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Please use this identifier to cite or link to this item: http://ntour.ntou.edu.tw:8080/ir/handle/987654321/40105

Title: Comparison of nutrients release among some maricultured animals
Authors: Pei-Yuan Qian;Madeline C.S Wu;I-Hsun Ni
Contributors: 國立臺灣海洋大學:環境生物與漁業科學學系
Keywords: Co-culture;Fish feeds;Abalone;Scallop;Mussel;Nutrient;Release
Date: 2001-09
Issue Date: 2017-01-13T08:09:24Z
Publisher: Aquaculture
Abstract: Abstract:Integrated mariculture is a feasible method to maintain sustainable and high productivity of aquaculture. The choice of cultured animals and biofilters in the integrated system has to be made on the basis of their nutrient release rates and the clearance rate of each component of the system. We are examining the nutrient release rates among fish (mangrove snapper, Lutjanus russeli, and sea perch, Abudefduf septemfasciatus), abalone (Haliotis diversicolor), scallops (Chlamys noblis), and green mussels (Perna viridis) in the laboratory. Fish feed is the major sources of inorganic nutrient input in fish farms. The orthophosphate and ammonia release rates of minced trash fish (1593 μg P g−1 day−1 and 150 μg N g−1 day−1) were respectively 6–12 times and 4–88 times higher than those of cultivated fish. Mangrove snapper had the overall highest nutrient release rate, followed by sea perch, abalone, scallops, and mussels for nitrite and nitrate; and followed by abalone, sea perch, mussels, and scallops for orthophosphate and ammonium. Among mollusks, abalone had the highest orthophosphate (162 μg P g−1 day−1), nitrate (1.4 μg N g−1 day−1), nitrite (1.6 μg N g−1 day−1) and ammonium (25.0 μg N g−1 day−1) release rates per gram wet weight per day. Abalone released large amounts of orthophosphate, nitrite and nitrate in the experiment. Scallops and green mussels had low nutrient release rates.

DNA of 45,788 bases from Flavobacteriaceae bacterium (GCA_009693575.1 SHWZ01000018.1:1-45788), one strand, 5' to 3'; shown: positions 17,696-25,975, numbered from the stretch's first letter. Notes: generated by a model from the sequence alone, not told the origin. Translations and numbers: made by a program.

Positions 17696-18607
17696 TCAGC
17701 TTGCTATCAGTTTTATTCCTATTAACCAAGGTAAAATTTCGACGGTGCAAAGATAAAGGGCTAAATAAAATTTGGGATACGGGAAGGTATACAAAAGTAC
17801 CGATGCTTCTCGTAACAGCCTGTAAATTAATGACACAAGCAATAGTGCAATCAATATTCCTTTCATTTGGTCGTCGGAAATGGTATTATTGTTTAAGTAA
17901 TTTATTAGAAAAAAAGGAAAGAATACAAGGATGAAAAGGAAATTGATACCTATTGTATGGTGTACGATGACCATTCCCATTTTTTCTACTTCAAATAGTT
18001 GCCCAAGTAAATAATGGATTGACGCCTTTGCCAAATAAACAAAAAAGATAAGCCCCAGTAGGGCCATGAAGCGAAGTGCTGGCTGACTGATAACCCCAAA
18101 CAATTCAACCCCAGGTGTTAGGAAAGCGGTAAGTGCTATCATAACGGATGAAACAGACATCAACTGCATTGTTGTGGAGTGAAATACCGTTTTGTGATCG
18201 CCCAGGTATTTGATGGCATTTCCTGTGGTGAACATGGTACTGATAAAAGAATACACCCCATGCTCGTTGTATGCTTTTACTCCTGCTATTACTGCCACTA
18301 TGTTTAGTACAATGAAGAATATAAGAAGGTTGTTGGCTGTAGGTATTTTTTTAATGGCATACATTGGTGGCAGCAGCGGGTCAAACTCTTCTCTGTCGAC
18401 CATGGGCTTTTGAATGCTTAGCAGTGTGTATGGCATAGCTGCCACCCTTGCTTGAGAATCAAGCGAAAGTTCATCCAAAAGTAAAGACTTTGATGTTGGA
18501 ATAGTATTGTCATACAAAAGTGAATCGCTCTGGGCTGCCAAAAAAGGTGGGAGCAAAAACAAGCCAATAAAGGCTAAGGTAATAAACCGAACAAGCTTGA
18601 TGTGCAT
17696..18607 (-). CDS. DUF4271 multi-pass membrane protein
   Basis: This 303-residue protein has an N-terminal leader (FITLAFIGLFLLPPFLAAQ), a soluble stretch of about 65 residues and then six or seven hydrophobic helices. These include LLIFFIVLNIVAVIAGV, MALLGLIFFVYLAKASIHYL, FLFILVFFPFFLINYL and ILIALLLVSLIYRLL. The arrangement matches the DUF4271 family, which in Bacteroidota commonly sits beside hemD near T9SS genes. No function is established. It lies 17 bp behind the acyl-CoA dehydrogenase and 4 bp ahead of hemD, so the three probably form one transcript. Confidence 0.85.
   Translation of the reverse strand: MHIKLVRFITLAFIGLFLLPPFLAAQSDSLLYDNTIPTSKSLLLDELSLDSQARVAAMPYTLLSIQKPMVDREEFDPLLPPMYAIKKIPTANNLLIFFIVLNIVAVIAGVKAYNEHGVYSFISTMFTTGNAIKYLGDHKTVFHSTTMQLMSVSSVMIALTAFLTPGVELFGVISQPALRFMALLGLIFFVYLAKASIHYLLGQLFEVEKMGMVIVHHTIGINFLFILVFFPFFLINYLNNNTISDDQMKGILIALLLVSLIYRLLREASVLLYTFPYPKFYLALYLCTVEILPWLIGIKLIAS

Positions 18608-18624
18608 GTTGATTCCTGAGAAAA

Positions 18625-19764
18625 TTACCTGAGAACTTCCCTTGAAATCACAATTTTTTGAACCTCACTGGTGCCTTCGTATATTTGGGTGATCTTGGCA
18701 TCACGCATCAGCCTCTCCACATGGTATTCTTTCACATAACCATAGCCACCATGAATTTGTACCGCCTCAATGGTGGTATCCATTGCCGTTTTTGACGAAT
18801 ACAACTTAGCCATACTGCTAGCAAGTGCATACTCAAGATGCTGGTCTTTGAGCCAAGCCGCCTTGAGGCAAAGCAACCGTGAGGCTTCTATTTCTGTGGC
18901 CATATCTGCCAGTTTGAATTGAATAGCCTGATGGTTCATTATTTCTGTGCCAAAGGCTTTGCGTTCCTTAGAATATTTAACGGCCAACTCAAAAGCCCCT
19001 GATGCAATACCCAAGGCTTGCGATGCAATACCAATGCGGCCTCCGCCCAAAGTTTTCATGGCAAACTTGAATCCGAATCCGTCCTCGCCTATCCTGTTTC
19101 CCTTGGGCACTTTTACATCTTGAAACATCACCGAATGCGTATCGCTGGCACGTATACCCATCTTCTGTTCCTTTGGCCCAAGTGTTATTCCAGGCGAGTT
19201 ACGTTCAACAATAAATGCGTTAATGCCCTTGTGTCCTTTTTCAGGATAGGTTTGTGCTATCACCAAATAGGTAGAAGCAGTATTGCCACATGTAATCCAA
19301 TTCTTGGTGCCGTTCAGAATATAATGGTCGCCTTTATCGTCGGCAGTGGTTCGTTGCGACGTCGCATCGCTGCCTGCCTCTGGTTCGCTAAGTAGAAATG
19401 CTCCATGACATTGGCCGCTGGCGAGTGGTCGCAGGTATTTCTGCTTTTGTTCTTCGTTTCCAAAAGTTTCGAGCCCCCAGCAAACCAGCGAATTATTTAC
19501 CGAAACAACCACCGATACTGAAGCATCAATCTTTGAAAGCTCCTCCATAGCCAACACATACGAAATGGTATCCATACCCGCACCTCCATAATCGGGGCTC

Relation: 200(3-4), pp.305-316
URI: http://ntour.ntou.edu.tw:8080/ir/handle/987654321/40105
Appears in Collections:[環境生物與漁業科學學系] 期刊論文

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